Year of the Death of Ricardo Reis, Paperback Book
3.5 out of 5 (2 ratings)


The world's threats are universal like the sun but Ricardo Reis takes shelter under his own shadow.

Back in Lisbon after sixteen years practicing medicine in Brazil, Ricardo Reis wanders the rain-sodden streets.

He longs for the unattainably aristocratic Marcenda, but it is Lydia, the hotel chamber maid who makes and shares his bed.

His old friend, the poet Fernando Pessoa, returns to see him, still wearing the suit he was buried in six weeks earlier.

It is 1936, the clouds of Fascism are gathering ominously above them, so they talk; a wonderful, rambling discourse on art, truth, poetry, philosophy, destiny and love.


Other Formats



Free Home Delivery

on all orders

Pick up orders

from local bookshops


Showing 1 - 2 of 2 reviews.

Review by

Wonderfully leisurely, complex, often rather puzzling debate about the natures of poetry and death and their relationships with political action. A book you have to read with a street map of Lisbon by your side (or even better, sitting on a bench on top of a hill with Lisbon spread out in front of you): the rhythms of the city's peculiar geography are every bit as important to the story as the newspaper headlines of 1936 and Pessoa's poetry.

Review by

DISCLAIMER<br/>I read this book knowing nothing about Fernando Passoa, or his pseudonym Ricardo Reis. If I had known about these things, I surely would have enjoyed the book significantly more. This review will be most helpful for people like me: fans of good literature that know little or nothing about Portuguese history/literature.<br/><br/>SPOILERS<br/>A poet-doctor returns from Brazil to his native Portugal after 16 years away and doesn't do much except start an affair with a chambermaid and visit socially with a recently deceased. Then he decides to die. If that sounds interesting to you, then you might like this book. <br/><br/>I suppose it's fitting that a book whose theme -- among others -- is the absurdity and pointlessness of existence should itself be thoroughly pointless. But that doesn't make it enjoyable. After an excruciating first 70 pages in which Ricardo does nothing but wander through the rainy city over a few days, the book begins to offer promise when he meets with the dead personage of his poet alter ego. But nothing comes of it. <br/><br/>The entire thing feels terribly bloated. Saramago offers up some terrific observations and beautiful passages, but his conversational narrative style is distracting and annoying at times, and his main character offers nothing sympathetic to grasp onto. Almost half the book is taken up by pointless tangents and cutesy side comments, which I would normally criticize for distracting from the plot. This particular novel, however, doesn't seem to have much of a plot. The side comments are best exemplified by this one, which takes place after Saramago narrates the specific details of a maid's lamp-lighting ritual:<blockquote>Whether such details are indispensable or not for a clear understanding of this narrative is something each of us must judge for himself, and the judgment will vary according to our attention, mood, and temperament. p.105</blockquote><br/>The entire book is filled with such comments. While the last thought has some merit, I generally rely on an author to make the judgment of which details are and are not dispensable to his own narrative. Maybe I am too lazy or old-fashioned of a reader to fully appreciate this book, but then here Saramago appears to be writing lazily as well. Definitely not a good book with which to start your Saramago education. For beginners I would recommend more the only other of his I have read, <u>The Gospel According to Jesus Christ</u>, not as challenging as this one and much more rewarding.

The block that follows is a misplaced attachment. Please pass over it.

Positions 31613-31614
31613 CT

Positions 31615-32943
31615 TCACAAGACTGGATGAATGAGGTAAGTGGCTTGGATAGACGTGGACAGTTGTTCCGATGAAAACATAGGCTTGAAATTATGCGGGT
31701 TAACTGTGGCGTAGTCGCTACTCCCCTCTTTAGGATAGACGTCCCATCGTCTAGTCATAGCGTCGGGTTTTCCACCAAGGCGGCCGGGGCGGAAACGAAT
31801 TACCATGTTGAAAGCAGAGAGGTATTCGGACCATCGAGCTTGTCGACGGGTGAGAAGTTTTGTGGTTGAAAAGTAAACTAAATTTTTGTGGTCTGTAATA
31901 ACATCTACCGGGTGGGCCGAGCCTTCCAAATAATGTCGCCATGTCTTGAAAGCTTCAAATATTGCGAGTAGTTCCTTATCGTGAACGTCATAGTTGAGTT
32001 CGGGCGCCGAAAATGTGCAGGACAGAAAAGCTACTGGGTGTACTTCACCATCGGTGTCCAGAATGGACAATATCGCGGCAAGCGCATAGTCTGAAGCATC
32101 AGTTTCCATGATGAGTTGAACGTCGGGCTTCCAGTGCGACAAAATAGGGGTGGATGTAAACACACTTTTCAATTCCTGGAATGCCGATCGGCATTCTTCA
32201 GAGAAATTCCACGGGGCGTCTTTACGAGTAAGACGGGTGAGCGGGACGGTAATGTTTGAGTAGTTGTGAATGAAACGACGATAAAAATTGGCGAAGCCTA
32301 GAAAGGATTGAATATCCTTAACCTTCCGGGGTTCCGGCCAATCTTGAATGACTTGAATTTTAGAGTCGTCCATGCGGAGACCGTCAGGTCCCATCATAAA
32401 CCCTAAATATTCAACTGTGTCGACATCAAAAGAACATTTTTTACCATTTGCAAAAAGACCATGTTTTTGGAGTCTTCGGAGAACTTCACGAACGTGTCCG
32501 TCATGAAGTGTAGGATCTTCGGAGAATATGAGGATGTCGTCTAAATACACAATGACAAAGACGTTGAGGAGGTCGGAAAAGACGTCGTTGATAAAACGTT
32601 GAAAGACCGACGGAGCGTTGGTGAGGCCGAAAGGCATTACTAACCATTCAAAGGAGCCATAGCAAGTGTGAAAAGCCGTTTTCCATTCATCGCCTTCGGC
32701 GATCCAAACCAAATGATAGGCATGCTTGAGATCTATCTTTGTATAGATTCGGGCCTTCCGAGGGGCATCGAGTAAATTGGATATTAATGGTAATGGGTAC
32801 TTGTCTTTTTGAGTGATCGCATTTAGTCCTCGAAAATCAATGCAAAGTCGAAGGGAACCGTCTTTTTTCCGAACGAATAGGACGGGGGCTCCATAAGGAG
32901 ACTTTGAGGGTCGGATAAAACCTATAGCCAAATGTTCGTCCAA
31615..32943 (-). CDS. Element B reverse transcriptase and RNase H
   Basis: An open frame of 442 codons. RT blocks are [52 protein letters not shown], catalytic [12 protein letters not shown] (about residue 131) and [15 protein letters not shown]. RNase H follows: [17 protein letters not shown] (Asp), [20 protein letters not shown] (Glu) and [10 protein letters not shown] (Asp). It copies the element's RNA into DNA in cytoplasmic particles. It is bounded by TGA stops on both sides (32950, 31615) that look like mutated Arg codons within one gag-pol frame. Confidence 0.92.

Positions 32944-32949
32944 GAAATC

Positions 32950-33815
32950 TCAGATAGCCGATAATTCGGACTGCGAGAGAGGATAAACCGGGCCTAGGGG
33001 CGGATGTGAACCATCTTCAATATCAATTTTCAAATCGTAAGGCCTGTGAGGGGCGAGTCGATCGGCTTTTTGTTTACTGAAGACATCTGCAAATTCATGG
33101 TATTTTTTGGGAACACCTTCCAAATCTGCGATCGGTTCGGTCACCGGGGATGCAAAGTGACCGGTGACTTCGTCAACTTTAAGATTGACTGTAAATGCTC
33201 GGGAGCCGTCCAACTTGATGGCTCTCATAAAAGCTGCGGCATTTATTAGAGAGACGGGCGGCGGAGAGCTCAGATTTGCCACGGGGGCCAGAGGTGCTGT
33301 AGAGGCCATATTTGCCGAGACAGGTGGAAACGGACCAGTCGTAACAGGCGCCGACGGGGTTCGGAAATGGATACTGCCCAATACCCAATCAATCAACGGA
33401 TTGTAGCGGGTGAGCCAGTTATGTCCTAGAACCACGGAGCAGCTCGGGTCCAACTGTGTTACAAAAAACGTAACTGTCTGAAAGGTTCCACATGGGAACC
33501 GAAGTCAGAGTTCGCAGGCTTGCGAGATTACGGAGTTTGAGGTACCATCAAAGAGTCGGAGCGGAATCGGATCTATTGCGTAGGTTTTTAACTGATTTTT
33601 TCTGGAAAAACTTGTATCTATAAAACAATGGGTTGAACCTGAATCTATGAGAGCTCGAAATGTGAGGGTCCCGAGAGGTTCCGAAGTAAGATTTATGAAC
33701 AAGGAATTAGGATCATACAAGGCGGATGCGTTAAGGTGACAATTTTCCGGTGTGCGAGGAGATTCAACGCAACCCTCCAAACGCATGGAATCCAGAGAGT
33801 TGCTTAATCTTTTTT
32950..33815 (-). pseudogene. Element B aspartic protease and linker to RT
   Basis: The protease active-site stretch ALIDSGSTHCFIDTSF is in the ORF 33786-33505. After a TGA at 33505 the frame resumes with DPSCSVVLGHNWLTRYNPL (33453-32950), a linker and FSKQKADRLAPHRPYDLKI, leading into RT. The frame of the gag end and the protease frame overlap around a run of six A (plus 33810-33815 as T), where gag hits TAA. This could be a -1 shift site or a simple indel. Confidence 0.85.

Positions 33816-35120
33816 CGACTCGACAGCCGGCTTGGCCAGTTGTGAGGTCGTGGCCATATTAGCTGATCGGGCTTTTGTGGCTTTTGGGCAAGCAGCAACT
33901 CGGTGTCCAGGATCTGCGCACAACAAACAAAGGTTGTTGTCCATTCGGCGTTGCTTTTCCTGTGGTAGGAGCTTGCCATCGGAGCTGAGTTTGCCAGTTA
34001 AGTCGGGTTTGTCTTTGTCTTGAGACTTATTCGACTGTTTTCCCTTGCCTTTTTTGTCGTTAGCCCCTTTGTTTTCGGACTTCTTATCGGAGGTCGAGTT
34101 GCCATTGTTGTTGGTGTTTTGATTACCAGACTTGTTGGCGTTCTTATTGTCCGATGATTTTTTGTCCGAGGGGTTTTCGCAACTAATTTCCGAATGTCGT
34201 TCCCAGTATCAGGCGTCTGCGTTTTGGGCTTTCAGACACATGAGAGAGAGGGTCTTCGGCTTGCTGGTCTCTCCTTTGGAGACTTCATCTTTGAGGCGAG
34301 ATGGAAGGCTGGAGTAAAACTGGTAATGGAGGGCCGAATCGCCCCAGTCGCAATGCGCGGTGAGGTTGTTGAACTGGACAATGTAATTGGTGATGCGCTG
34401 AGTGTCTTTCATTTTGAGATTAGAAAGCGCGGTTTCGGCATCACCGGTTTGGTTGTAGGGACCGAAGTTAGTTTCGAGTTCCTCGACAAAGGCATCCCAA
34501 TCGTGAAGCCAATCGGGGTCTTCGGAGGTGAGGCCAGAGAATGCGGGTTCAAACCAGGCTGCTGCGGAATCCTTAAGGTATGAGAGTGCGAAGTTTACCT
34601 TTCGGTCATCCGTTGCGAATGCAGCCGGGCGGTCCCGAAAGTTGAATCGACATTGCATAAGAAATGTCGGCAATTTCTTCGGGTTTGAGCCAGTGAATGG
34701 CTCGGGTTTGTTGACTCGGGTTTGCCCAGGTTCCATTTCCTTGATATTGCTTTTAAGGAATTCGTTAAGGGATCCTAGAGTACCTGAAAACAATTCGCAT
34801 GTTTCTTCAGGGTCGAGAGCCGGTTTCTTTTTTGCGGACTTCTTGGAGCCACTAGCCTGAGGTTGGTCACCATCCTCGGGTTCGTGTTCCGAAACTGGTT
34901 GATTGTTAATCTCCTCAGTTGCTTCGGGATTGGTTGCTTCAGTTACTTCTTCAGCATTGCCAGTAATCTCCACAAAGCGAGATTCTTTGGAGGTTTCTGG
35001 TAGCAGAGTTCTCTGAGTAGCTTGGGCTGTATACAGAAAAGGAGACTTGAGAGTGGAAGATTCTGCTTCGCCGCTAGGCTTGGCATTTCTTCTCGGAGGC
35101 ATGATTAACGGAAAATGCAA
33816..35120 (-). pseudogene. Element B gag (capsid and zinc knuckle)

Also by Jose Saramago   |  View all